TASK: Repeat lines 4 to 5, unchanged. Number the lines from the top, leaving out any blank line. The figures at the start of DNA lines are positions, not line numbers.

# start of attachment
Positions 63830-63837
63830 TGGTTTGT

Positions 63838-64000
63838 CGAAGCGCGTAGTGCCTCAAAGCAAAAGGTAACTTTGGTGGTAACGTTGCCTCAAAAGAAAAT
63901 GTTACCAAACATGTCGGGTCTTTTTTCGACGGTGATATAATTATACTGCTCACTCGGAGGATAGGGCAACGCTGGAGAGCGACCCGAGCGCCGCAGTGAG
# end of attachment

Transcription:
63838 CGAAGCGCGTAGTGCCTCAAAGCAAAAGGTAACTTTGGTGGTAACGTTGCCTCAAAAGAAAAT
63901 GTTACCAAACATGTCGGGTCTTTTTTCGACGGTGATATAATTATACTGCTCACTCGGAGGATAGGGCAACGCTGGAGAGCGACCCGAGCGCCGCAGTGAG